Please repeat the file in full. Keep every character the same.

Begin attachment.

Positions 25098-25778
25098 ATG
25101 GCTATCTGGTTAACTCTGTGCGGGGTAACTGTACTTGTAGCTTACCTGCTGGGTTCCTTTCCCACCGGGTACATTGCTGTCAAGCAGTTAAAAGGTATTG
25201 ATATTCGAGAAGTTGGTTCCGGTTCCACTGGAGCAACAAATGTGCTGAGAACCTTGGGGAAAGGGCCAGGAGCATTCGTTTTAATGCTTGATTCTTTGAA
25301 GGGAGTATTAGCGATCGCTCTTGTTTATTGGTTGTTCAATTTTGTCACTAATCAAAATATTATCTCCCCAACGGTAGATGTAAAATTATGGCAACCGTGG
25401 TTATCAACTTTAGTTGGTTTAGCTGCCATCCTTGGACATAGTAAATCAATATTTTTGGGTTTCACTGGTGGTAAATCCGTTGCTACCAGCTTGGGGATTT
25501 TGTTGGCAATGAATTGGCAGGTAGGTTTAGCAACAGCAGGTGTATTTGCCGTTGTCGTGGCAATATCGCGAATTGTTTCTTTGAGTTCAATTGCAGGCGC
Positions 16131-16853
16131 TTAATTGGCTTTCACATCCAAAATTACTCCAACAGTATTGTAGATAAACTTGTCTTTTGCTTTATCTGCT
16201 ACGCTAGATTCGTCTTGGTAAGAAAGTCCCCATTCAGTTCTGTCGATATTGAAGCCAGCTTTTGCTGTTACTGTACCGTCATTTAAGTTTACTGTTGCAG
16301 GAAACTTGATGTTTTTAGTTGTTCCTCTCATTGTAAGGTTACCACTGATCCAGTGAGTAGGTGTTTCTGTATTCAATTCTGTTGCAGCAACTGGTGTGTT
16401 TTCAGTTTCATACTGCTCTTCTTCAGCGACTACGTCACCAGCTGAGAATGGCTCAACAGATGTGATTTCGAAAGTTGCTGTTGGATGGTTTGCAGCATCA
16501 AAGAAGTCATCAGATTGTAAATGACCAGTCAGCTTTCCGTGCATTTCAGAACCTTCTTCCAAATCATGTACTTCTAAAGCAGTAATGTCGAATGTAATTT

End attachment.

Positions 25098-25778
25098 ATG
25101 GCTATCTGGTTAACTCTGTGCGGGGTAACTGTACTTGTAGCTTACCTGCTGGGTTCCTTTCCCACCGGGTACATTGCTGTCAAGCAGTTAAAAGGTATTG
25201 ATATTCGAGAAGTTGGTTCCGGTTCCACTGGAGCAACAAATGTGCTGAGAACCTTGGGGAAAGGGCCAGGAGCATTCGTTTTAATGCTTGATTCTTTGAA
25301 GGGAGTATTAGCGATCGCTCTTGTTTATTGGTTGTTCAATTTTGTCACTAATCAAAATATTATCTCCCCAACGGTAGATGTAAAATTATGGCAACCGTGG
25401 TTATCAACTTTAGTTGGTTTAGCTGCCATCCTTGGACATAGTAAATCAATATTTTTGGGTTTCACTGGTGGTAAATCCGTTGCTACCAGCTTGGGGATTT
25501 TGTTGGCAATGAATTGGCAGGTAGGTTTAGCAACAGCAGGTGTATTTGCCGTTGTCGTGGCAATATCGCGAATTGTTTCTTTGAGTTCAATTGCAGGCGC
Positions 16131-16853
16131 TTAATTGGCTTTCACATCCAAAATTACTCCAACAGTATTGTAGATAAACTTGTCTTTTGCTTTATCTGCT
16201 ACGCTAGATTCGTCTTGGTAAGAAAGTCCCCATTCAGTTCTGTCGATATTGAAGCCAGCTTTTGCTGTTACTGTACCGTCATTTAAGTTTACTGTTGCAG
16301 GAAACTTGATGTTTTTAGTTGTTCCTCTCATTGTAAGGTTACCACTGATCCAGTGAGTAGGTGTTTCTGTATTCAATTCTGTTGCAGCAACTGGTGTGTT
16401 TTCAGTTTCATACTGCTCTTCTTCAGCGACTACGTCACCAGCTGAGAATGGCTCAACAGATGTGATTTCGAAAGTTGCTGTTGGATGGTTTGCAGCATCA
16501 AAGAAGTCATCAGATTGTAAATGACCAGTCAGCTTTCCGTGCATTTCAGAACCTTCTTCCAAATCATGTACTTCTAAAGCAGTAATGTCGAATGTAATTT